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Ben and Sam discuss their new jobs and the future of the podcast, then talk about how ace starters are defined.

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Bloomberg Sports wants you! (If you meet their qualifications.)

Bloomberg Sports is seeking applicants for the position below. For more information, click on the linked job titles or contact BSports Application Developer Craig Glaser via email or Twitter.

ANALYST, BASEBALL SYSTEMS

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Indians seek a Data Architect for Baseball Systems

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We don't like to hear baseball players complain about their lots in life, but can we blame them for not counting their blessings?

Back in December, Ken Rosenthal tucked this into a column about Bobby Abreu: “Abreu, who turns 38 on March 11, is not the type to demand a trade, but he would welcome one, according to sources with knowledge of his thinking.” The news in that sentence was that Abreu would welcome a trade, but the most telling part was that Abreu “is not the type to demand a trade.” To oversimplify things: we don’t like guys who demand trades, and we like guys who don’t. Rosenthal was protecting Abreu and stressing that Abreu is a good guy in a tough situation. Rosenthal knows Bobby Abreu well—I’m pretty sure; Rosenthal knows everybody well—and Rosenthal vouches for Abreu. Abreu is not the type to demand a trade. Remember that.

Two months later, of course, Abreu demanded a trade, or at least said it would be “the best thing... The right thing to do.” He also said he has “learned not to have much trust in these people,” which is just a staggeringly dumb thing to say about one’s boss. He suggested that the lack of clarity on his role has affected his preparation, sort of making an excuse for his sub-.100 batting average this spring. It’s gotten ugly, and Bobby Abreu looks like a jerk. But he’s not a jerk, is he? Ken Rosenthal vouched for him. So what’s going on?

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May 29, 2008 12:00 am

Prospectus Today: Instant Replay

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Joe Sheehan

It's a cut-and-dried issue--you're for it or against it--but the case for it is compelling.

I suppose that if I keep getting asked enough times on radio about instant replay, I should write about the topic. Let me make this simple: the only human element I want involved in the outcome of a baseball game has a minimum salary of $400,000. Players and their actions should be all that determines wins and losses, not the interpretation of what they've done by what amounts to middle management making a fraction of that number.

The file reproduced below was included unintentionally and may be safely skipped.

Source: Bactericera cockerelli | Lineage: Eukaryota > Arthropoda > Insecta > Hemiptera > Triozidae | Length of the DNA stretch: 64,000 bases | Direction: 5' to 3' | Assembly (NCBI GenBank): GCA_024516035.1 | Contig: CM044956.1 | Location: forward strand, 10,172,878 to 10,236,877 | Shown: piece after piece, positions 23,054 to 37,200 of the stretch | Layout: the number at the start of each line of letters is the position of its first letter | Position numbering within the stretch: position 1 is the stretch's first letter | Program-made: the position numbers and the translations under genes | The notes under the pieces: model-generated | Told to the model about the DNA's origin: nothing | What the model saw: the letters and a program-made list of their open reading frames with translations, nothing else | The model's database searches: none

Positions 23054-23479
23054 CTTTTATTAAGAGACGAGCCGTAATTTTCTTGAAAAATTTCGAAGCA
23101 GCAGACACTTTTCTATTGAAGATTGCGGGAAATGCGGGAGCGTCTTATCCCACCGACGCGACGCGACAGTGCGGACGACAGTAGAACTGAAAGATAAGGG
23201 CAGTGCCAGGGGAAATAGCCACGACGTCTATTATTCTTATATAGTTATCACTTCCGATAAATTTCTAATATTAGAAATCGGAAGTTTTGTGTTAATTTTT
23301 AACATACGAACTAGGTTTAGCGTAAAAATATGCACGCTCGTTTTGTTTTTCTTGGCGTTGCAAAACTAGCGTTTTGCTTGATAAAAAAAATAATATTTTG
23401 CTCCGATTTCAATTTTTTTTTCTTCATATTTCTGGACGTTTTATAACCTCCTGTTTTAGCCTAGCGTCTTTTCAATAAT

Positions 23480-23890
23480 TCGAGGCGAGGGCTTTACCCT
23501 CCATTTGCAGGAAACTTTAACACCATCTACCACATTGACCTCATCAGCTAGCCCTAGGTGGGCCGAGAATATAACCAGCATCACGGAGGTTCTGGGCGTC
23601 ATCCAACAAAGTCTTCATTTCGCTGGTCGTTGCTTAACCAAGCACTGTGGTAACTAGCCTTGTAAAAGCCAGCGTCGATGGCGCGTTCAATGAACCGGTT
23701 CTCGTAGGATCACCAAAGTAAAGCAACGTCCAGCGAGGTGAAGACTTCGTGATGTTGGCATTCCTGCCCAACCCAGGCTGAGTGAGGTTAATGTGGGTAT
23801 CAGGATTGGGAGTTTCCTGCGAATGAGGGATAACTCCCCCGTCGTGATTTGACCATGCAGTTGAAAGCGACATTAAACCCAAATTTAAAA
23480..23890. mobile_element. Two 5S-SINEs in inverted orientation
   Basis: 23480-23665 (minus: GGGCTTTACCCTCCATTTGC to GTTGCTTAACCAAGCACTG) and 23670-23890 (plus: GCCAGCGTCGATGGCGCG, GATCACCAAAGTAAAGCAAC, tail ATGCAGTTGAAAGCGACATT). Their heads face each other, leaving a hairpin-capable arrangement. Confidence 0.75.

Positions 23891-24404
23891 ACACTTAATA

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April 19, 2007 12:00 am

Schrodinger's Bat: Caught Stealing to Lose the Game

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Dan Fox

Erick Aybar ended two Angels' losses by getting caught on the basepaths. Was there any method behind this madness?

"It was a good time to run and it happened to be a good pitch for the catcher to throw onIt's just part of the game. You want to get a guy in scoring position. Sometimes you're aggressive and it comes out against you. We're an aggressive team, and we like to play our game, within ourselves. It's not always going to work in your favor."
-- Howie Kendrick, after teammate Erick Aybar was thrown out stealing to end the April 10th game against Cleveland


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March 15, 2004 12:00 am

Prospectus Today: More Job Battles

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Joe Sheehan

The Cards' decision to make Albert Pujols the everyday first baseman opened a hole in left field, and no matter who stands out there on April 5, it's going to be hard to argue that it's been filled. None of the candidates for the platoon--and it will almost certainly be a platoon--has anything resembling a track record of success. Kerry Robinson and So Taguchi are fifth outfielders who bring defense and some speed and little else. Mark Quinn and Ray Lankford combined for 76 major-league at-bats in 2003. Emil Brown hasn't played in the majors since 2001, but he's 8-for-14 with two homers so far, so he's in the mix. I don't think there's an acceptable solution here.

Cardinals' second-base and left-field jobs

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November 18, 2003 12:00 am

Prospectus Q&A: Kim Ng

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Jonah Keri

Kim Ng started her baseball career straight out of the University of Chicago as an intern for the Chicago White Sox. After rising to take over arbitration duties with the Sox, she took a job with the AL league office. Ng then spent four years with the New York Yankees as an assistant GM, where at age 29 she was the youngest in that position in baseball when hired. After completing her second year as vice president and assistant GM for the Los Angeles Dodgers, she's now one of only two women to hold such a position in baseball operations and the highest-ranking Asian-American executive in the majors. She was mentioned as a candidate for several GM jobs this off-season. Ng recently chatted with BP about learning the business, taking lessons from different mentors, and what it takes to succeed in baseball.